Blood Pressure Treatments Leitchfield KY

The two fundamental interventions for normalizing blood pressure include weight loss, with a goal of getting the percentage of body fat below 20 percent, and a vigorous exercise program that includes at least three hours of aerobic activity and two hours of weight lifting or similar resistance exercises every week.

David John O'Reilly
(859) 258-5300
100 N Eagle Creek Dr
Lexington, KY
Specialty
Cardiology, Cardiovascular Disease

Data Provided by:
Willam Hal Skinner
(859) 278-0383
1760 Nicholasville Rd
Lexington, KY
Specialty
Cardiology, Cardiovascular Disease

Data Provided by:
Bibhuti Bhusan Das, MD
(303) 837-2940
5508 Killinur Dr
Prospect, KY
Specialties
Cardiology
Gender
Male
Education
Medical School: Mkcg Med Coll, Berhampur Univ, Berhampur, Orissa, India
Graduation Year: 1990

Data Provided by:
Roy Glenn Bowling, MD
(502) 589-3173
201 Abraham Flexner Way
Louisville, KY
Gender
Male
Education
Medical School: Univ Of Louisville Sch Of Med, Louisville Ky 40202
Graduation Year: 1978

Data Provided by:
Dr.GHIYATH AL-TABBAL
(502) 442-0055
10723 Copper Ridge Drive
Louisville, KY
Gender
M
Speciality
Cardiologist
General Information
Accepting New Patients: Yes
RateMD Rating
5.0, out of 5 based on 1, reviews.

Data Provided by:
David W Sihau
(502) 227-7188
1002 Leawood Dr
Frankfort, KY
Specialty
Cardiology, Cardiovascular Disease

Data Provided by:
Divyesh Ratilal Bhakta, MD
740 S Limestone St,
Lexington, KY
Specialties
Cardiology
Gender
Male
Education
Medical School: Mi State Univ Coll Of Human Med, East Lansing Mi 48824
Graduation Year: 1994

Data Provided by:
Rohit Bhatheja, MD
(301) 897-5400
912 Hammock Oak Ln
Lexington, KY
Specialties
Cardiology
Gender
Male
Education
Graduation Year: 2007

Data Provided by:
John William Comer, MD
(502) 899-5734
PO Box 6653
Louisville, KY
Specialties
Cardiology
Gender
Male
Education
Medical School: Univ Of Louisville Sch Of Med, Louisville Ky 40202
Graduation Year: 1974

Data Provided by:
Dr.ROBERT Fried
(606) 326-9847
613 23rd St # 210
Ashland, KY
Gender
M
Education
Medical School: Georgetown Univ Sch Of Med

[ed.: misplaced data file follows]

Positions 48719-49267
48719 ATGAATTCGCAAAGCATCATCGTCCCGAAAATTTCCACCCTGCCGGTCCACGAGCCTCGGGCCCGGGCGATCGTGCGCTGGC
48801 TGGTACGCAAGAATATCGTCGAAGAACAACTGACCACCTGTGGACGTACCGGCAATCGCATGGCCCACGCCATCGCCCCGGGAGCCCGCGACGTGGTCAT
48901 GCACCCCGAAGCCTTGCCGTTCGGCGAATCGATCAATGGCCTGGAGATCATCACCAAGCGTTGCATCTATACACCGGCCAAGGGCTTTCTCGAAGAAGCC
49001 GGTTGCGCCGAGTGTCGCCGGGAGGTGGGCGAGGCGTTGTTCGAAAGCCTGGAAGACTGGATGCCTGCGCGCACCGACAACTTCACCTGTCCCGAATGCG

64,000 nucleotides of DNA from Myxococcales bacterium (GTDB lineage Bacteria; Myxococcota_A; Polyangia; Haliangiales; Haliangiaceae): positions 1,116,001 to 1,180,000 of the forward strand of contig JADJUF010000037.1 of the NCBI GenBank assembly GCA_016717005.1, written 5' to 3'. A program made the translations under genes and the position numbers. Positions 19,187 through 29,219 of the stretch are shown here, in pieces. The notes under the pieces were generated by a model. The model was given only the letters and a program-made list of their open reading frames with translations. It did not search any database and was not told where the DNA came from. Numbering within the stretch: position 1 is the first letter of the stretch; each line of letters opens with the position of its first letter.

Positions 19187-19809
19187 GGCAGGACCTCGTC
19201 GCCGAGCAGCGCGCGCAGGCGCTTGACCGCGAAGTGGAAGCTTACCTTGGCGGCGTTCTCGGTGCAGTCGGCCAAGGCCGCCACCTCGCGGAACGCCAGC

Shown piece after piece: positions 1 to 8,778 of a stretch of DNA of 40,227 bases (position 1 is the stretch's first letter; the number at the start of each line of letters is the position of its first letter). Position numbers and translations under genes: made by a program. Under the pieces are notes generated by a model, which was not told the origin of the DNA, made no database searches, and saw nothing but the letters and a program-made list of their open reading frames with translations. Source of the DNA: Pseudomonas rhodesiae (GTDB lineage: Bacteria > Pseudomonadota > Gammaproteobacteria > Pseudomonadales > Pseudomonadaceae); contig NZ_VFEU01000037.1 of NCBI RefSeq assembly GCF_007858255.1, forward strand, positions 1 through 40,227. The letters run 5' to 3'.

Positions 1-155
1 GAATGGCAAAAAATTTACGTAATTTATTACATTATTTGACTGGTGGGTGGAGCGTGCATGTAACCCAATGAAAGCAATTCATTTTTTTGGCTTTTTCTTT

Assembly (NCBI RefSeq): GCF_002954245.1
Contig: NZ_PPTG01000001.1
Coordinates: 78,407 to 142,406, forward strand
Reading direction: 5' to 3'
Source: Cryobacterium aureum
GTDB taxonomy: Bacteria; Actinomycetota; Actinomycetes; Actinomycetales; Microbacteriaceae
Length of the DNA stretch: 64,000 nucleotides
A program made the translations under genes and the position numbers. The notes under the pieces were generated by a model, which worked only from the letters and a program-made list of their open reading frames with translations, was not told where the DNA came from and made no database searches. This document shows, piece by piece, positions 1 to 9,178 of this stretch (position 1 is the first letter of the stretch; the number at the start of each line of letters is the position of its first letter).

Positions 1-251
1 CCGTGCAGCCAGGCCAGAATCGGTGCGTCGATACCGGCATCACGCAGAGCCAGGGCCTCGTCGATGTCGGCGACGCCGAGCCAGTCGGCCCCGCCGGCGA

Year of Graduation: 1983
Speciality
Cardiologist
General Information
Hospital: Kings Daughters
Accepting New Patients: Yes
RateMD Rating
1.0, out of 5 based on 1, reviews.

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Ask the Doctor—Lower Blood Pressure

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My blood pressure has gradually increased over the last few years, and I’d like to avoid medication if possible. Can you recommend natural remedies?

If your average blood pressure is greater than 120/80 but less than 140/90, that qualifies you for the diagnosis of “prehypertension,” a condition that affects tens of millions of Americans. According to a recent expert consensus called the JNC-7, people in this category definitely need some form of intervention; otherwise they have a significantly elevated risk for heart attacks, congestive heart failure, strokes, or chronic kidney disease. The two fundamental interventions for normalizing blood pressure include weight loss, with a goal of getting the percentage of body fat below 20 percent, and a vigorous exercise program that includes at least three hours of aerobic activity and two hours of weight lifting or similar resistance exercises every week. Also, people with elevated blood pressure should restrict their consumption of salt, refined carbohydrates, and alcohol. They also should avoid smoking altogether, for many reasons.

In addition to avoiding unhealthy foods, you need to include certain essential nutrients in your diet. These must-haves include potassium (abundant in citrus fruits, melons, bananas, nuts, and figs) and magnesium (found in leafy green vegetables, seafood, whole grains, and nuts). Many people with elevated blood pressure also benefit from a magnesium supplement of 300 to 500 mg per day.

Another beneficial supplement, omega-3 fatty acids from cold-water fish, helps lower blood pressure. Excellent food sources include wild Pacific salmon and sardines—both of which are low in mercury and other toxins. In addition to eating these fish, I recommend taking a supplement in liquid or capsules that provides at least 2 to 3 grams per day of a combination of EPA and DHA, the two most beneficial omega-3 fatty acids. Fish oil works even better when combined with garlic. You can either try eating two to three raw cloves a day, or take 1 to 3 grams of a freeze-dried garlic powder in capsule form.

According to several medical studies, olive oil also helps lower blood pressure. It contains polyphenols, compounds known to decrease inflammation and increase the production of nitric oxide, a gaseous molecule that relaxes blood vessel walls. Polyphenols give extra virgin olive oil its pungent flavor, which explains why it’s the most powerful at lowering blood pressure.

In addition, olive leaves contain oleuropein, a chemical that has been shown to lower blood pressure. Extracts of olive leaf are typically available in 500 mg capsules; I recommend three to four capsules per day. I also recommend two other supplements, L-arginine, an amino acid, and folic acid, a B-complex vitamin. Like olive oil, both of these nutrients relax blood vessels by increasing nitric oxide production. The dose of L-arginine is 2 grams twice daily; folic acid can be taken in a daily dose of 1,000 mcg.

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